About 2 million people annually report being bitten by an animal, and even more than that go unreported. Animal bites therefore represent a major public health problem, largely unrecognized by both the public and governmental officials.

Two concerns result from an animal bite: immediate tissue damage, and later infection resulting from microorganisms. A dog's mouth may carry more than 60 different species of bacteria, some of which are very dangerous to humans. Two examples of infection - tetanus and rabies - have been almost completely eradicated by medical advances but can still pose a potential problem. Seventy-five tetanus cases were reported during a recent year.Many different kinds of animals contributed to the millions of bites in the United States. Interestingly, humans account for up to 15 percent of all bites. However, dogs bite the most and account for 60 percent to 90 percent of all bites. A dog's bite can apply between 150 to 450 pounds of pressure per square inch - producing great damage. This type of force results in about 50,000 cases requiring medical attention. About 50 deaths a year are caused by dogs, with half of them related to pit bulls alone.

Especially prone to animal bites are children, the elderly and invalids, since members of these groups are sometimes unable to detect a dangerous situation. Interestingly, many of the deaths occurred when the victim was left alone with the offending dog, and the dog was a pet. Contrary to popular belief, wild or stray dogs seldom are involved in fatal attacks.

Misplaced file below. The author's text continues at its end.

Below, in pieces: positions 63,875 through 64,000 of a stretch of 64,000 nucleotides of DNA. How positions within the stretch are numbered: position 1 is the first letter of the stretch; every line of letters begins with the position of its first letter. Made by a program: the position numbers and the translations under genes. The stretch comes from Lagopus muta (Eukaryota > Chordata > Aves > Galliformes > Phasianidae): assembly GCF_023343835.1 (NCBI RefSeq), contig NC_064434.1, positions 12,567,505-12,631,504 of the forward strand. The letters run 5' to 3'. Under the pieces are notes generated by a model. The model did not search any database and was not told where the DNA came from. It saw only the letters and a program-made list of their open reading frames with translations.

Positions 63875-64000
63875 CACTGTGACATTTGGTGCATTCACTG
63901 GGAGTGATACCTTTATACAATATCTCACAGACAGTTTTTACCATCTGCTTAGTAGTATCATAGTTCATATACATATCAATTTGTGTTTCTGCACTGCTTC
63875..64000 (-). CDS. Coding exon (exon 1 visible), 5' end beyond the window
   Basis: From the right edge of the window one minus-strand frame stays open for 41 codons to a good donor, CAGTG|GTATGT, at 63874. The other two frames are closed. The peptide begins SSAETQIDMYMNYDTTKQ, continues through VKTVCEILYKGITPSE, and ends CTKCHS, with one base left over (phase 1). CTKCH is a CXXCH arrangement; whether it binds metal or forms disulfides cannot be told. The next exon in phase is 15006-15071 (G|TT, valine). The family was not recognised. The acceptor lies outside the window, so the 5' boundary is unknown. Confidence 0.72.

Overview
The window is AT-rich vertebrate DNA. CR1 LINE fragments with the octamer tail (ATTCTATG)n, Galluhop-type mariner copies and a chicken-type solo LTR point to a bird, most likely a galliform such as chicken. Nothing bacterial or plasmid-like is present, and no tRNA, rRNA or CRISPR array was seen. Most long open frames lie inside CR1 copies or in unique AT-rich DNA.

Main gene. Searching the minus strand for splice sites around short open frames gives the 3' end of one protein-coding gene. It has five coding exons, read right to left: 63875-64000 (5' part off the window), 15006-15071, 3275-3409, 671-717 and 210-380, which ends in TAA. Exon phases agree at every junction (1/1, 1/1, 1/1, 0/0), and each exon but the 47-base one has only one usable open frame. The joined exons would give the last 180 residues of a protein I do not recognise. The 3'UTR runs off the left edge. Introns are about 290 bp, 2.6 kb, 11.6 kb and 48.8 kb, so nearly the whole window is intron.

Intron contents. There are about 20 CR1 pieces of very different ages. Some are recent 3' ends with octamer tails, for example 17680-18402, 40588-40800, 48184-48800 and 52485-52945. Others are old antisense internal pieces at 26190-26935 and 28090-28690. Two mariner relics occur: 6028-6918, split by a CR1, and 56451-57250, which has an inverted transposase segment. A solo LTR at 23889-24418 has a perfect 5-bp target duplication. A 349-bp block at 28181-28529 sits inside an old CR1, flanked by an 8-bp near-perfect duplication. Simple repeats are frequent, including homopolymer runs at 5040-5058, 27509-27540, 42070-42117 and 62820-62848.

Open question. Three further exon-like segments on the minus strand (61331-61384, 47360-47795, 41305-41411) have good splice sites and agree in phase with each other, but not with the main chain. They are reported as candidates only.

Damage mostly occurs on the hands (48-59 percent of all bites), 16-26 percent on the arms, 15 percent on the legs and 8-30 percent on the face. Facial damage presents several problems since it is susceptible to bleeding due to the closeness of blood vessels to the skin's surface. Facial disfigurement and scarring can result in emotional trauma. Complete or partial loss of an eye can also occur.

First aid

- If the wound is not bleeding heavily, wash it with soap and water. Washing should take 5 to 10 minutes. Scrubbing can traumatize tissues, so avoid it whenever possible. Allowing a wound to bleed a little helps remove bacteria left in the tissues.

- Rinse the wound thoroughly with running water.

- Control bleeding with direct pressure. If an extremity is involved and the bleeding continues, use elevation along with the direct pressure.

- Cover with a sterile dressing but do not seal the wound tightly with tape or butterfly bandages.

- Due to the danger of infection, seek medical attention for further cleaning, possible tetanus and/or rabies shots and stitches to close the wound.

- Alton Thygerson is a professor of health sciences at Brigham Young University.